A recent study of health in America noted some curious problems. It turns out that we are less likely to live as long and are more apt to suffer from diseases than all other developed nations. And this disadvantage holds true across the entirety of the American demographic, for all ages and socio-economic classes. You can read about the study here.
The report states that there is still insufficient data to explain why this is the case, but there are some guesses. “Among possible reasons cited in the report,” the articles states, “are communities built for vehicle travel, rather than walking or biking, American patterns of food consumption, risky behavior by American adolescents, stressful environments and polluted air, among others.”
There is a connection between these ideas. I won’t go so far as to suggest that they are causally linked, but I believe they all share at least some common ground in our relationship to the environment. When a community is primarily built around the automobile, as most communities in America are, that means that we are not using our bodies for most of our mundane tasks: getting food from the local bakery or grocery store, doing an errand, or visiting a neighbor. If it seems like a foreign idea to walk or bike to do all of your errands, try visiting Holland, for example, to see what that might be like. It also means we are less likely to be engaged in communication with our neighbors or even with strangers as we often are when we use public transportation. This has its effects on both our physical and emotional health. Our food consumption is related to these problems too. We have to go greater distances to get our food, and our food itself, distributed through an automobile-dependent system, is shipped at no small expense from greater distances, using more fossil fuel to get to our plate. The average meal in American travels 1300 miles, as one calculation has it. So we eat out of season. We waste more energy and create more pollution. We drive to eat, and we eat, in fact, anything we want, anytime we want, and it comes with enormously wasteful packaging. Of course, here in Utah at least virtually the entire energy system that heats our homes and fuels our industries and feeds us is based in fossil fuels—coal mainly. After a visit with Governor Herbert’s environmental advisors, I wrote about why this is not inevitable here. This all spells doom for our physical well-being and for our air quality. I know there are lots of reasons for risky behavior of American adolescents that have nothing to do with environmental causes, but I have to believe that at least one problem is that adolescents no longer develop their sense of the world, the dangers it poses to us, and their own limits in the context of the physical environment but are instead constantly interacting with virtual reality, up until the tragic moment when they bump, sometimes violently, into the physical world. Besides, nature deficit disorder, as it is called, has registered significant damage to the psyche of many young people. Imagine what a health care system would look like if we were better at taking care of our bodies by actually using them for life.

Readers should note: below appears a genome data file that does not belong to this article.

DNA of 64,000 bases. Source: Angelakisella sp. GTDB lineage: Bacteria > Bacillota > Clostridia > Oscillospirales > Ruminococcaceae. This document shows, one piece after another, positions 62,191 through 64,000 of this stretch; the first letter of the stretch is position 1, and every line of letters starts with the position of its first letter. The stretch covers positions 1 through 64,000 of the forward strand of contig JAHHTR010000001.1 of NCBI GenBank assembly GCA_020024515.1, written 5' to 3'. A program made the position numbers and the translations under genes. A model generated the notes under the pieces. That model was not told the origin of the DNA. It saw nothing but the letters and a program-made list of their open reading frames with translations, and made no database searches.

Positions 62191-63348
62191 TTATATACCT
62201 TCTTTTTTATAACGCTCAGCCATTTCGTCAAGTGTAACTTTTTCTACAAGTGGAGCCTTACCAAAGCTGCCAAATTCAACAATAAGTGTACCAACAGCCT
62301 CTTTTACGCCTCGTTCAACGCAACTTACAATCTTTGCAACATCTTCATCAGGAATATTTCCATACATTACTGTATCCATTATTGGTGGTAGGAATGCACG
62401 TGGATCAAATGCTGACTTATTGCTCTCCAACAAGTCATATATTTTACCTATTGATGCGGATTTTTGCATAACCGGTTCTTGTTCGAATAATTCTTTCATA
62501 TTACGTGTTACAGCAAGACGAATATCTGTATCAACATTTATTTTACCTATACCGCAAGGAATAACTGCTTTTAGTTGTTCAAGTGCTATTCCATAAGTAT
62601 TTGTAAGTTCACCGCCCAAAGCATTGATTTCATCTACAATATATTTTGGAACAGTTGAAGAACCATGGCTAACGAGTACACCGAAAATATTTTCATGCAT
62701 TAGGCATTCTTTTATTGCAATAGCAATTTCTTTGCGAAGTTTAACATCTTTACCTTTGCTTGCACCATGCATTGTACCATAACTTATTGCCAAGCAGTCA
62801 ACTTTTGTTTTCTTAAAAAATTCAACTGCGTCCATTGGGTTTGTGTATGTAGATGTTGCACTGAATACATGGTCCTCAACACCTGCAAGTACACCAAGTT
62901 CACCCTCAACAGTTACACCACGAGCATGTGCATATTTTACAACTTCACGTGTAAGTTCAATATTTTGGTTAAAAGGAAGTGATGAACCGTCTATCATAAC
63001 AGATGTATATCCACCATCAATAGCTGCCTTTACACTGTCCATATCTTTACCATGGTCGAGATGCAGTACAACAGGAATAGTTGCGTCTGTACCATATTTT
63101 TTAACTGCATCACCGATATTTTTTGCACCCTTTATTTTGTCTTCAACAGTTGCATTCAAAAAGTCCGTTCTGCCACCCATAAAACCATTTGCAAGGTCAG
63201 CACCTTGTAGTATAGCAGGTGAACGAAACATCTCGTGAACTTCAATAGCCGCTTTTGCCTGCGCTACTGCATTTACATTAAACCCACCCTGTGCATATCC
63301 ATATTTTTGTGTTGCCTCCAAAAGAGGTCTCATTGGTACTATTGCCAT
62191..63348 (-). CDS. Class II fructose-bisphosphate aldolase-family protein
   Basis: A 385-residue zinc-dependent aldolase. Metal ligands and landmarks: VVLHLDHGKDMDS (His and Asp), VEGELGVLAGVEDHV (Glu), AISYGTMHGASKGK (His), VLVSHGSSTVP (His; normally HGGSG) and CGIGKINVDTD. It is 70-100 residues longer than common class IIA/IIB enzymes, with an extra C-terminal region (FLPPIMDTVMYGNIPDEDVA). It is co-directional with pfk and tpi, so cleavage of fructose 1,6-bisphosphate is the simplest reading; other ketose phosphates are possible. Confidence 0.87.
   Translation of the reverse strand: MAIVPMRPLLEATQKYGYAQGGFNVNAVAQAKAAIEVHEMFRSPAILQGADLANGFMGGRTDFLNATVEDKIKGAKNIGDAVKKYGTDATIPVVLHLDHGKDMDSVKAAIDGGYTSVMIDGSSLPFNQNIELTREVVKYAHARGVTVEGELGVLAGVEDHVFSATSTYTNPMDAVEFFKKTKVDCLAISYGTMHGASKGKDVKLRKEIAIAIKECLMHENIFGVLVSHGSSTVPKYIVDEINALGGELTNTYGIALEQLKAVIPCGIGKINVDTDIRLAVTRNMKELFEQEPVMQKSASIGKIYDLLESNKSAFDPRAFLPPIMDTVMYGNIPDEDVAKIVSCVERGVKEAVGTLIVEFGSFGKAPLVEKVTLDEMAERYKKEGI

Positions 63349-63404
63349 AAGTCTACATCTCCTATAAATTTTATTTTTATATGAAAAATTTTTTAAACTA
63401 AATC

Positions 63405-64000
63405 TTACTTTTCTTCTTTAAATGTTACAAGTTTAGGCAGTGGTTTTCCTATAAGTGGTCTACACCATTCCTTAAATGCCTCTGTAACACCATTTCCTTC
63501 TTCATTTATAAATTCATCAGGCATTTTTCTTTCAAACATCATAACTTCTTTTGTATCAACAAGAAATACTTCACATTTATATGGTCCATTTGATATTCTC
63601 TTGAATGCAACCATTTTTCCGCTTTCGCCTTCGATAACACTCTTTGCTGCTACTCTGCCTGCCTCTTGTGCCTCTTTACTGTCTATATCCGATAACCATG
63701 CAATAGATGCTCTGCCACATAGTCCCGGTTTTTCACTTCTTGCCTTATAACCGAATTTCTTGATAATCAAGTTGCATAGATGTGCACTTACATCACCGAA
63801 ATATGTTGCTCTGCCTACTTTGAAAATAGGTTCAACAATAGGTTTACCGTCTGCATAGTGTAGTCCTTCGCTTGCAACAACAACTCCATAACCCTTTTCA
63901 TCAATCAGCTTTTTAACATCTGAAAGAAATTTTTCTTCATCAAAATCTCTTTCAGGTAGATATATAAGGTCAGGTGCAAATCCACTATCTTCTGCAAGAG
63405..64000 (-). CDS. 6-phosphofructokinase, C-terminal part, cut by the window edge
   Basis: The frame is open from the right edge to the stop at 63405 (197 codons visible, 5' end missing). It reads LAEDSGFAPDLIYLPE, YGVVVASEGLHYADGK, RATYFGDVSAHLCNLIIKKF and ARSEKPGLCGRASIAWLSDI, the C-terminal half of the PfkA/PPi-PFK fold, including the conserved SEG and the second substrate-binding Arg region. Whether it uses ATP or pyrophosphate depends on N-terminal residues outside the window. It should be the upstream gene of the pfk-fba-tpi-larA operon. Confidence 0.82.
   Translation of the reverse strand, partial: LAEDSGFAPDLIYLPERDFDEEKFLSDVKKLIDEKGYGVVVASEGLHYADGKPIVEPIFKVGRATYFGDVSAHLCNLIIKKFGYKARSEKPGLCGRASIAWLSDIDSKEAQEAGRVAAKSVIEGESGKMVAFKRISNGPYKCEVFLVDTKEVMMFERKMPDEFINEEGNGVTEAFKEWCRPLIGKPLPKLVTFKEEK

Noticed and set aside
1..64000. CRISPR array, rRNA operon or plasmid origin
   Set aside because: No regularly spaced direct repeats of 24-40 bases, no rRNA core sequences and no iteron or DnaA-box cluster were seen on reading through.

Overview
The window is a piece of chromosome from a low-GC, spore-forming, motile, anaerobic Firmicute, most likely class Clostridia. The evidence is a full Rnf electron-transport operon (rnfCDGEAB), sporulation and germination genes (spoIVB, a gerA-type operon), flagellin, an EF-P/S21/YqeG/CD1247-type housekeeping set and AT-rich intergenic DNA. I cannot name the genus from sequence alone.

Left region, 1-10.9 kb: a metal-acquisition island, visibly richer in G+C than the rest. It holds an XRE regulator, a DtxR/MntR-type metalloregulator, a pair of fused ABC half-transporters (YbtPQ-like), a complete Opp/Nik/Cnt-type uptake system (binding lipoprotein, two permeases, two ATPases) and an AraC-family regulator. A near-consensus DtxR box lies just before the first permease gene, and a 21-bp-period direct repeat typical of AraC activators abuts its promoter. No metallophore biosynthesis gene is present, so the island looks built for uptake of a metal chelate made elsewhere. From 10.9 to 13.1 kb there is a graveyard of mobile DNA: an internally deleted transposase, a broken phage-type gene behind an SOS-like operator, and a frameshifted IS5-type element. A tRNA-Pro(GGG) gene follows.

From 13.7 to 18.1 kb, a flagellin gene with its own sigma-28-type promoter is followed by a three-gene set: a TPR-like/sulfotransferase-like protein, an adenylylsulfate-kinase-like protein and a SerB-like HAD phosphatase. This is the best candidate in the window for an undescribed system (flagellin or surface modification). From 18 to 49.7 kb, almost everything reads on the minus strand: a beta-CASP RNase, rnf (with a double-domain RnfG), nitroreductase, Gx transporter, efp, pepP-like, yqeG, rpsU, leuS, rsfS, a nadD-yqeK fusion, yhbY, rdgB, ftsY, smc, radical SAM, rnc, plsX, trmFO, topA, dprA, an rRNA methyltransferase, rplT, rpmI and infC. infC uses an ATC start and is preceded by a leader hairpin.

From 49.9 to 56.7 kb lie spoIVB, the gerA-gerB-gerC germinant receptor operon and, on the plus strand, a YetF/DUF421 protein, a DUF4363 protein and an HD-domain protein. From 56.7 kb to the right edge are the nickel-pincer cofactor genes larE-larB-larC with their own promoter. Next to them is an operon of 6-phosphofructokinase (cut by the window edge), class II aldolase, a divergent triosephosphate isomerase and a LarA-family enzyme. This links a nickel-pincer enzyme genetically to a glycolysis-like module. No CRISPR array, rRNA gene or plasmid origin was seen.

Here in Utah we have been hit by spikes of smog so devastating to our health that to live here and breathe this polluted air is the equivalent of a life of smoking cigarettes. It takes two to three years off of our lives on average. And this is a mess of our own making. I am prone to the winter blues and made up my mind years ago that for my own mental and physical health I needed to attack winter with more relish by engaging in outdoor recreation with greater frequency. I have learned a deeper appreciation for the cold, for snow, and for the slanted and shorter light of winter days. I like the snow. I welcome it. I even take a kind of perverse pleasure in shoveling the driveway again and again. And I welcome it because it does two things: it is the promise of spring runoff, the very bloodstream of people who live near mountains. And it is the promise of clear air. To get out in inverted and polluted air is practically deadly. With every passing day without precipitation, the pollutants increase in density in the lower reaches of our valleys, choking us, literally, into submission. Folks are running to the hospitals with greater frequency with increased lung and heart damage as a result.
We are looking at ourselves but we don’t recognize ourselves, either because of the distortions of the funny mirror of a ruined nature or because of our own fear of seeing the truth. We are causing our own demise, tolerating our own waste, and we have acclimated ourselves to degradation to the point of ignorance. Many people don’t even seem to realize that we are breathing polluted air and instead think of it as some kind of benign winter haze. It is amazing to me how such smog blurs all distinctions, closes off a perception of distance and relation, and brings everything to such proximity as to make us feel suffocated by the world.
Self-reflection that leads to true self-understanding requires distance and perspective. And perspective comes from movement and change of position. We have seen a marvelous few days of snow in Utah that have finally cleared out the pollution… for now. But we have a brief opportunity, perhaps before the next arrival of inversion, to get out and walk, to see the neighborhood, to understand our location, to grasp distances, and experience relations through the senses. Sometimes getting above the garbage is the only way to see it, as I recently discovered on top of a mountain. Such awakenings of the senses bring us to a clearer awareness of who we are because, as Wendell Berry says, self-understanding comes when we know where we are. Armed with such knowledge, we need to collaborate to build a more sane civilization.